session), self-efficacy is enhanced, the therapeutic relationship is strengthened, and the
consumer continues to attend. In turn, the therapist has the opportunity to help the
consumer learn to identify his or her behavioral contingencies and to begin to increase the
number of pro-social behaviors in his or her repertoire, while decreasing drinking or drug
Treatment frequency is dictated by the consumer’s motivation and progress. Although
a CRA therapist normally would have sessions once weekly, the decision may be made to
hold several sessions within the first week or two of treatment if the consumer is
ambivalent or if there is concern about an impending relapse. During this period it would
be important to apply proper positive reinforcement so as to make attendance and
compliance with homework as rewarding as possible. As already noted, by structuring
early successes, the therapist increases the likelihood that the consumer will be around for
later ones! As therapy progresses and both therapist and consumer agree that the
consumer is ready to become more independent, a “weaning” process is introduced.
Essentially, sessions are scheduled every two weeks, then once a month, and so on. In
this fashion the consumer-therapist relationship remains strong, and the consumer feels
welcome to resume the regular sessions if difficulties arise.
As for session duration, an hour is usually adequate for an individual treatment session.
If CRA is offered in a group format, duration runs easily to 1½ hours per session.
Typically, only the first individual session runs as long as 1½ – 2 hours. During this time,
assessment material is obtained, the program is explained, and strategies for maintaining
sobriety until the next session are planned.
The specific components of the CRA program will now be addressed. While the
assessment and treatment planning techniques are utilized with everyone, only those skills
training procedures needed to address a consumer's specific deficits would be introduced
CRA Functional Analysis
This structured interview outlines both the antecedents (triggers) for the drinking
behavior and the consequences. Antecedents are broken down first into external triggers:
people and places that typically precede drinking episodes. Internal triggers include
common thoughts, physical sensations, and emotions. This information allows the
therapist to point out high-risk situations for the problem drinker or drug user that set the
stage for the introduction of alternative behaviors. Next a description of the type and
amount of alcohol or other substance typically consumed is outlined so that progress can
be monitored. Finally, the consequences for an individual's use are examined. The highly
reinforcing but short-lived immediate consequences are identified first, such as the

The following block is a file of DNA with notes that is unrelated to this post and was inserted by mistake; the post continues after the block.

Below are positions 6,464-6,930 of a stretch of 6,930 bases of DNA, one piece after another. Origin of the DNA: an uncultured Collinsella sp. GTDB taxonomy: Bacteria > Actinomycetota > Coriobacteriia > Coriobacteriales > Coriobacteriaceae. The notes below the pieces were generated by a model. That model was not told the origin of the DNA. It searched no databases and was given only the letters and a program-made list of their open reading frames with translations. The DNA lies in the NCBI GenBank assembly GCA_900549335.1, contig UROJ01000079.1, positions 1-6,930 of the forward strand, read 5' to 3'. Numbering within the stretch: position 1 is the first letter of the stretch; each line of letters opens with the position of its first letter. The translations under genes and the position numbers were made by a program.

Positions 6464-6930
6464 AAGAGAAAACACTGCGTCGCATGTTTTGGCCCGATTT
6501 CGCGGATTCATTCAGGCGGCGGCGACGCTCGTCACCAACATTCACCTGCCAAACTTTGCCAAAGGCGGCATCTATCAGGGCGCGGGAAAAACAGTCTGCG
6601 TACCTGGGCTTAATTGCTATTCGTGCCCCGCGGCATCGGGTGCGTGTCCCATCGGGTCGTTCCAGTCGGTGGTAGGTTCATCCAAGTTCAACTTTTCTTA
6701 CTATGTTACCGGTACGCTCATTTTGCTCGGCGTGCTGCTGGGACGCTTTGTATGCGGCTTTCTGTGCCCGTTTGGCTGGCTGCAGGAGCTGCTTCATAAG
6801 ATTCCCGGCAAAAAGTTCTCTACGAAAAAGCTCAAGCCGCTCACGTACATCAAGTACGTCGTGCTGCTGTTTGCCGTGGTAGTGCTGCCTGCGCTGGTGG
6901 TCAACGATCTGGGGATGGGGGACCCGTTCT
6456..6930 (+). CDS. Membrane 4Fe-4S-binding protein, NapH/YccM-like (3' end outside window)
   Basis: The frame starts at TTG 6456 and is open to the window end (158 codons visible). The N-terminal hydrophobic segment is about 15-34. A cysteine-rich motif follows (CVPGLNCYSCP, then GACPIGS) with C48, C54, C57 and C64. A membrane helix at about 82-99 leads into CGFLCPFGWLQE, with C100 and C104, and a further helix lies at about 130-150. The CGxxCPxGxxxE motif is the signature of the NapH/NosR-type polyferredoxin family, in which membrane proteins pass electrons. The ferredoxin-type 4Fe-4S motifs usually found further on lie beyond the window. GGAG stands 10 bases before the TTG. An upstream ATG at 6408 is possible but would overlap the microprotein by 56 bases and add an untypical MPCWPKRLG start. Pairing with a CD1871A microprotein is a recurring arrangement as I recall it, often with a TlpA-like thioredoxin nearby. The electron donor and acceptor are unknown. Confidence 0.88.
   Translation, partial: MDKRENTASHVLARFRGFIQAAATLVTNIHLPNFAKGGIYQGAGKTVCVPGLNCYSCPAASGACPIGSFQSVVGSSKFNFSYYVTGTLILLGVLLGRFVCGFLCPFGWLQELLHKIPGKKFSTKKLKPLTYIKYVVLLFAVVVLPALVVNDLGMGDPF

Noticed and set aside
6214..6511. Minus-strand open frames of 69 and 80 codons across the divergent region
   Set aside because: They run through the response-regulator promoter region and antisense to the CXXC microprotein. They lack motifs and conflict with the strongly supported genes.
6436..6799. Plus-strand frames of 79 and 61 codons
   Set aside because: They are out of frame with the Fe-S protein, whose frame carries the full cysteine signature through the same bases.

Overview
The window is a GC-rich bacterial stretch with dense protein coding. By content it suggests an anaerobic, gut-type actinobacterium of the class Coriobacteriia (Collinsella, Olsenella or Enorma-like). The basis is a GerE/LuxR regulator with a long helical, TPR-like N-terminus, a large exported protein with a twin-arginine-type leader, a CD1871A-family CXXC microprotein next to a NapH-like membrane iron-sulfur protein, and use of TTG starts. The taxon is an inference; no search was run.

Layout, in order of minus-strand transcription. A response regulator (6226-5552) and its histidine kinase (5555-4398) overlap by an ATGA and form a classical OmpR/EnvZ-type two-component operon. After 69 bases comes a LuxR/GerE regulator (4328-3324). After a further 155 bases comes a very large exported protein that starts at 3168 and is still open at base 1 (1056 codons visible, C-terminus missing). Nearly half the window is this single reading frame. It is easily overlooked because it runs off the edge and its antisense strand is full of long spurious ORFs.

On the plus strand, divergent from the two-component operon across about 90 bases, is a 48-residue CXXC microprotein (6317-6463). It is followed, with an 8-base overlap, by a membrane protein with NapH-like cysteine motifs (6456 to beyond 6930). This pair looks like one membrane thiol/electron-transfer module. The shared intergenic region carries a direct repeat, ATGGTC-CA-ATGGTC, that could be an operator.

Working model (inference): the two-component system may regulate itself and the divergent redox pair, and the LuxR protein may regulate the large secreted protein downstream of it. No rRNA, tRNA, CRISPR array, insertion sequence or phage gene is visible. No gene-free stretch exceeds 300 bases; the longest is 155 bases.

reported ability to relax and socialize more easily when drinking or using drugs. Eventually
the therapist would assist in finding non-using ways for the individual to obtain these same
feelings. Then the negative, long-term consequences of the using behavior are
highlighted, including problems in interpersonal relationships, health, job, legal issues, and
finances. Improvements in these areas typically accompany abstinence, and reminders of
this can motivate the individual throughout treatment.
Although traditional functional analyses stop here, the CRA Functional Analysis
examines the antecedents and consequences of several types of pleasurable, non-
behaviors as well. Strategies for increasing the frequency of these behaviors can
be introduced, and any obstacles to their implementation can be tackled through problem-
solving efforts (For a complete description see Meyers & Smith, 1995, pp. 20-41).
Upon first entering treatment, most consumers are resistant to the message that they
can never drink or use drugs again. So even in cases in which abstinence may clearly be
the best option, the notion of "sampling" sobriety for a limited period of time is much less
threatening. The therapist proceeds by reviewing some of the naturally occurring benefits
of a period of abstinence, including renewed support from family members and the
motivation to address other related problems. Once the consumer has agreed to a period
of abstinence, the therapist usually asks for a 90-day commitment. Most individuals resist
this, and consequently the negotiation process begins. Regardless of whether 60 or 6
days is settled upon, the therapist assists with a plan for accomplishing this. Since the
necessary skills have not yet been taught, the therapist returns to the high-risk triggers
outlined on the functional analysis and helps identify temporary competing behaviors for
those times (For a complete description see Meyers & Smith, 1995, pp. 42-56).
Disulfiram Use with a Monitor
Frequently, the use of disulfiram (Antabuse) can provide an added benefit to many
consumers who are seeking behavioral treatment for alcohol abuse. Since disulfiram is a
medication that makes individuals very sick if they drink alcohol while taking it, it can be a
useful deterrent for impulsive drinking-especially with those consumers who have a history
of chronic alcohol dependence. In describing the disulfiram option to a consumer it is
important to outline the many advantages of its use, such as reductions in "slips", family
worry, and agonizing daily decisions about whether or not to drink. If a consumer agrees
to try disulfiram, the therapist explains that a supportive monitor (for taking the medication